Hamill Law Group tackles the nursing home abuse matters of Boston residents. Its attorneys fight for fair compensation on behalf of nursing home clients who have suffered various forms of abuse or mistreatment, such as sexual assaults, physical restraints, malnutrition and dehydration, improper medication, and excessive psychiatric medication, through verdicts or settlements. One of the firm's successful case outcomes is a $400,000 payout for a nursing home resident with nonfatal bed sores. Owner Bernard J. Hamill has over 40 years of trial experience.

  • General Negligence

Disclaimer:  Consumers utilizing Expertise.com are free to communicate and contract with any lawyer they choose. Expertise.com is not involved in the confidential attorney-client relationship. Featured lawyers pay a reasonable advertising cost to market their legal services with Expertise.com and must meet similar selection criteria as other lawyers. All cases are different. Prior results do not guarantee a similar outcome.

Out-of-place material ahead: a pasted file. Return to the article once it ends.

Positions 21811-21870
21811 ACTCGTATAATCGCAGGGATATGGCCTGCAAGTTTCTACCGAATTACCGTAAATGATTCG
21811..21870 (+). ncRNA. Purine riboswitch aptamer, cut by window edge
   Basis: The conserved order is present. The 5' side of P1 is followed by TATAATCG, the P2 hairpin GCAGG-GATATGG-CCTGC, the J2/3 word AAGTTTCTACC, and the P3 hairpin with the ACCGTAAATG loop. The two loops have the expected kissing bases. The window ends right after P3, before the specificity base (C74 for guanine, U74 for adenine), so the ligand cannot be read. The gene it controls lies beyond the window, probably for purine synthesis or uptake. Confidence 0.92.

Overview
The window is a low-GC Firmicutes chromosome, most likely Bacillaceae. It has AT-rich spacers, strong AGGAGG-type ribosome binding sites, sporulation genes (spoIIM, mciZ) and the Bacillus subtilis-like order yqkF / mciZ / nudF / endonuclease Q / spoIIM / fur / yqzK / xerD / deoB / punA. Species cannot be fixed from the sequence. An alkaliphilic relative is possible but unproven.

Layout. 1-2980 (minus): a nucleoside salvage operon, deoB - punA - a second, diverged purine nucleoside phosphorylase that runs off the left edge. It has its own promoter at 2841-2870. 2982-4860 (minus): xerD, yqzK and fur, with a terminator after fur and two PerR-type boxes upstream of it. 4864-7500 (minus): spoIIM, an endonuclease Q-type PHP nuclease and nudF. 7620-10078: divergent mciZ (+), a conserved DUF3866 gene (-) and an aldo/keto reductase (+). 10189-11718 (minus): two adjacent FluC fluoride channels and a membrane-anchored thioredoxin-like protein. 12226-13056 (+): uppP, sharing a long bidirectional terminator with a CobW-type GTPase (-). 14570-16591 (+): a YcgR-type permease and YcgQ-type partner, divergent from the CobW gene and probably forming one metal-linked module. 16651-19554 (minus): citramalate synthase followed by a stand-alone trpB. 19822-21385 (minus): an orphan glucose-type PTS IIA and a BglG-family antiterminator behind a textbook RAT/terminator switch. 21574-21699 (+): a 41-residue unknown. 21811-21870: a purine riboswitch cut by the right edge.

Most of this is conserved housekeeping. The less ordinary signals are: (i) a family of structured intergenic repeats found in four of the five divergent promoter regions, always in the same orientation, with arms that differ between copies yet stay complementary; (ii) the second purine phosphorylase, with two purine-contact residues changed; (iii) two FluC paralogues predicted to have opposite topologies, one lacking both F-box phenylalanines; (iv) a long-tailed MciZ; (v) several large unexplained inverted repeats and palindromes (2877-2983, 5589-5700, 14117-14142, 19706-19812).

FAQs

  • What is the non-emergency contact number for the local police station in Boston, Massachusetts?

    Individuals can dial 311 for non-emergency situations in Boston.

  • What are indications of nursing home abuse in Boston?

    Some indicators of nursing home abuse in Boston encompass the following:

    • Bed sores
    • Infections
    • Fractured bones
    • Inadequate personal hygiene
    • Insufficient staffing levels
    • Contusions
    • Withdrawal from social interactions
    • Displaying fearfulness around staff
    • Dehydration or weight reduction
    • Missing finances or belongings
    • Restricted visitation following an injury
    • Absence of proper medical records maintenance
    • Denied access to medical records associated with the injury
    • Refusal to eat during scheduled mealtimes
    • Alterations in behavior
    • Declining to take prescribed medications
    • Symptoms of anxiety or depression
  • How do you demonstrate abuse in a Boston nursing home?